This book was beautifully told, gut wrenching and I recommend to anyone who has lost a sibling to addiction. Stephanie puts into words the struggle of loving someone with addiction and how relentlessly life goes on when a love one dies. How one phone call can change your world and navigating life without someone who has been a part of your core self your entire life.

6 of 6 people found this review helpful

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  • Mollie D
  • 2018-04-13

Beautiful and heart breaking

Where does Everything Is Horrible and Wonderful rank among all the audiobooks you’ve listened to so far?

This is one of my favorite books I have listened to in the last year. As someone who works in the field of Addiction and Recovery it gives a realistic and honest view of what it is like to love someone who is ill and trying to get better.

Did you have an extreme reaction to this book? Did it make you laugh or cry?

I listened to this book on my commute and finished it on my way to work and had to redo my eye makeup before going in to the office because I had been crying in my car.

4 of 4 people found this review helpful

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  • Molly Searcy
  • 2018-03-19

Honest, hilarious, & heartbreaking

Stephanie Wittels Wachs beautifully captures the acute and long-term experiences of grief, loving an addict, and navigating family dynamics.

4 of 4 people found this review helpful

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  • SandSurfSun
  • 2018-11-16

The Horrible and Wonderful Truth has been spoken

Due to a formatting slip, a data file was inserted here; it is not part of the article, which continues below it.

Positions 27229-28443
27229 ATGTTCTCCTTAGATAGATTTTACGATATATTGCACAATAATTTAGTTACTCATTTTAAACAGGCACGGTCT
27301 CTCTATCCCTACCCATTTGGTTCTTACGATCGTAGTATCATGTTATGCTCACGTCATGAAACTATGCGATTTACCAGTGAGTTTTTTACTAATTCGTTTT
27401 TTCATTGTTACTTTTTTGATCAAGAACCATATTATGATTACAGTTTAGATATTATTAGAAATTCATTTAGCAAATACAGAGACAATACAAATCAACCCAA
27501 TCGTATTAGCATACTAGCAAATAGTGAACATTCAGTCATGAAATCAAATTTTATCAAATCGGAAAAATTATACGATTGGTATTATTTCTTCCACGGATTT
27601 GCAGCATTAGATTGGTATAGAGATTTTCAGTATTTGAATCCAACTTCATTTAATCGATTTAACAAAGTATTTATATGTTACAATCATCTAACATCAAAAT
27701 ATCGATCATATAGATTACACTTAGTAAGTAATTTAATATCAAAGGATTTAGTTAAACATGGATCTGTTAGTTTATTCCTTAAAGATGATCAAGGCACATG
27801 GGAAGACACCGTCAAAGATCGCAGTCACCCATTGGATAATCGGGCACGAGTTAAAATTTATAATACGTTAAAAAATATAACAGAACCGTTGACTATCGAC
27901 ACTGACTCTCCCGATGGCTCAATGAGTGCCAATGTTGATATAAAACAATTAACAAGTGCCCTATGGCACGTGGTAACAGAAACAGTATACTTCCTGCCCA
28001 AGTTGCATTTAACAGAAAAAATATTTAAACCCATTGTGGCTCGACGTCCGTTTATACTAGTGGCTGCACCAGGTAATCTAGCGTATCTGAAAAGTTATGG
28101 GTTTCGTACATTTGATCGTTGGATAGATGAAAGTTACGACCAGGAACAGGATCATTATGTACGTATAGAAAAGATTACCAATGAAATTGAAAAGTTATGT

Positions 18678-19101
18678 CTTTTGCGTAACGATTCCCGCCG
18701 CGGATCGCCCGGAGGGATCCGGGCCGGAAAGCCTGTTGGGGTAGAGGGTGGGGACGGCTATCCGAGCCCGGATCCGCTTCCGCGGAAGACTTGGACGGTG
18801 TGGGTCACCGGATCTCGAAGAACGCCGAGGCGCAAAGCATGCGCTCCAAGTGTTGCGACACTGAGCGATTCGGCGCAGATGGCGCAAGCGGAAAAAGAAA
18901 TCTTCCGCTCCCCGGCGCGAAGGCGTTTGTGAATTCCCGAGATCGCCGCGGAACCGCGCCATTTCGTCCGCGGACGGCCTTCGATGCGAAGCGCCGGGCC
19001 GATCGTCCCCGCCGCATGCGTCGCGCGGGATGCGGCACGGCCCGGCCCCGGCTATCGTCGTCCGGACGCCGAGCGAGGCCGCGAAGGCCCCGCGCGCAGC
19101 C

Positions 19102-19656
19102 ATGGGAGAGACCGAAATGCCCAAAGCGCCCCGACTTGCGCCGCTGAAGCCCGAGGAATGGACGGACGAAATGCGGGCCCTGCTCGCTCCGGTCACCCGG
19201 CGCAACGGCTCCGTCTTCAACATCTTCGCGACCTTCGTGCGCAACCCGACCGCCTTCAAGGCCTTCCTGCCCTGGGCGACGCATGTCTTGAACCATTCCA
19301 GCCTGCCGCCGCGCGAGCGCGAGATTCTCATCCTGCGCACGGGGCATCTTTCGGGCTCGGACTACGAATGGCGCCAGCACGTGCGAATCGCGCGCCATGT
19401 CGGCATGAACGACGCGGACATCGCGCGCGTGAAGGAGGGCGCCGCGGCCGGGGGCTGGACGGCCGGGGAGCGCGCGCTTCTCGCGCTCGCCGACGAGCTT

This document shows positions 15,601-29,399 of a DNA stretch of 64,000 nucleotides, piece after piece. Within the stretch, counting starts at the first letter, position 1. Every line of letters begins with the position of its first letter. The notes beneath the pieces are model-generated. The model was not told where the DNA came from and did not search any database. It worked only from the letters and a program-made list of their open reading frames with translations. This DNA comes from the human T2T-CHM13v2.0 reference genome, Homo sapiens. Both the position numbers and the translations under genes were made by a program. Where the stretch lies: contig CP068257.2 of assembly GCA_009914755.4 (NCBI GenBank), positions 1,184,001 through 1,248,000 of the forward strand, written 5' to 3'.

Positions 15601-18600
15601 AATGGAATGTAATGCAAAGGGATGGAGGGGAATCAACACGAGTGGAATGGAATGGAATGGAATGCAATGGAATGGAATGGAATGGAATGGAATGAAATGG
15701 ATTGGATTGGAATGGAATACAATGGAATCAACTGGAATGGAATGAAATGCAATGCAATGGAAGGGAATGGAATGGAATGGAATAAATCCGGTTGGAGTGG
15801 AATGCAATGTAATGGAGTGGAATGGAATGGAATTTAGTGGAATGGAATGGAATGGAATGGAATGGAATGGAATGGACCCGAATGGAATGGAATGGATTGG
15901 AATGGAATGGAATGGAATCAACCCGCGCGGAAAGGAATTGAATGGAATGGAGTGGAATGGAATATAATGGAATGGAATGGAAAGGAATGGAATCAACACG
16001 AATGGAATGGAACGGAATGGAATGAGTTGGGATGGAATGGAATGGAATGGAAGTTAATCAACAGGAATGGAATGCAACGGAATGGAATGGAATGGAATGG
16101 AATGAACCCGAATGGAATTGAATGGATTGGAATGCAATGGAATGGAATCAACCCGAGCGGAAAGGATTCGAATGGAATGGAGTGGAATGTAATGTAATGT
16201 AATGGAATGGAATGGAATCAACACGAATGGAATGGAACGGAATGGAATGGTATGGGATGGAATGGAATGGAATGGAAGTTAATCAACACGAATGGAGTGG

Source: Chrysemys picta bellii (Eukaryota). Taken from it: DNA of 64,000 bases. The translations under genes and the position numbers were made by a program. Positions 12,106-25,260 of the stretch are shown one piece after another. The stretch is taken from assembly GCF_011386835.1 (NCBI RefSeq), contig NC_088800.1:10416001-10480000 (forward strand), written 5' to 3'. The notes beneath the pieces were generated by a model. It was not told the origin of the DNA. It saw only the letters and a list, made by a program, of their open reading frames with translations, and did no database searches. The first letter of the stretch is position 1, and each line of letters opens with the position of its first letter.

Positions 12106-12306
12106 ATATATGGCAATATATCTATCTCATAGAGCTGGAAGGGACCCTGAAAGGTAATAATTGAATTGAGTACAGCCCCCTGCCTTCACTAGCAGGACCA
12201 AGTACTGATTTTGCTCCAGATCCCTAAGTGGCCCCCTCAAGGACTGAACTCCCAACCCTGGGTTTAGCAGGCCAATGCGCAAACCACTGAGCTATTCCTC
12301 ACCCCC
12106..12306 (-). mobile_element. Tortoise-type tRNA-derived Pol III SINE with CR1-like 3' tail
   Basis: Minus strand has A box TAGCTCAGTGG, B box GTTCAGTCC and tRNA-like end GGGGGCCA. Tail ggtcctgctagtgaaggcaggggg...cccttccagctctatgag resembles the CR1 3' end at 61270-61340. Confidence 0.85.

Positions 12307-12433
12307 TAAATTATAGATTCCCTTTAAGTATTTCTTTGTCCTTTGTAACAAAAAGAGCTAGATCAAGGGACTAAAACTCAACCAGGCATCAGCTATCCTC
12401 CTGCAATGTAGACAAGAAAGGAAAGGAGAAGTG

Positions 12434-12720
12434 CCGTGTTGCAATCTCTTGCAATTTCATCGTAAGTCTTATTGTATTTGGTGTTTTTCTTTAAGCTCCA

I lost my baby sister 6 weeks ago to heroin. Stephanie's writing brought me comfort. Stephanie writes the exact way I think. She made me feel normal, that was I am enduring is just part of the grief process.

If you have lost a sibling or a loved one to addition, you need this book. You. Need. It.

I promise, you'll feel less crazy and less alone after listening to it.

3 of 3 people found this review helpful

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  • Alan Tenenbaum
  • 2018-04-24

Moving and raw

Powerful book narrated by the one person who could do it. Highly recommended. Grab some tissues.

3 of 3 people found this review helpful

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  • M. Magee
  • 2018-04-12

Honest, phenomenal

After listening to Harris’s comedy for years, I started to feel like I knew him. To see what addiction does to someone you thought you knew helps immensely to put yourself in the shoes of someone who actually has lost a loved one to addiction.

As un-filtered as Harris presented himself in his celebrity, he was simultaneously a far more flawed, and far better person than most of us ever saw. You’ll find yourself furious with him on behalf of his family, only to forgive him a few chapters later when he makes you laugh, only to feel empty again knowing his specific brand of genius is gone.

Stephanie’s book is beautifully written. Harris’s comedy and honesty is conveyed all too well, making the tragedy of his death more miserable by contrast. But his strengths as a writer are mirrored by his sister, who successfully finds the absurd in the darkest moments.

On an un-emotional note, read dreamland too, which helps to convey the universal scale of the addiction epidemic. The two books complement each other well.

3 of 3 people found this review helpful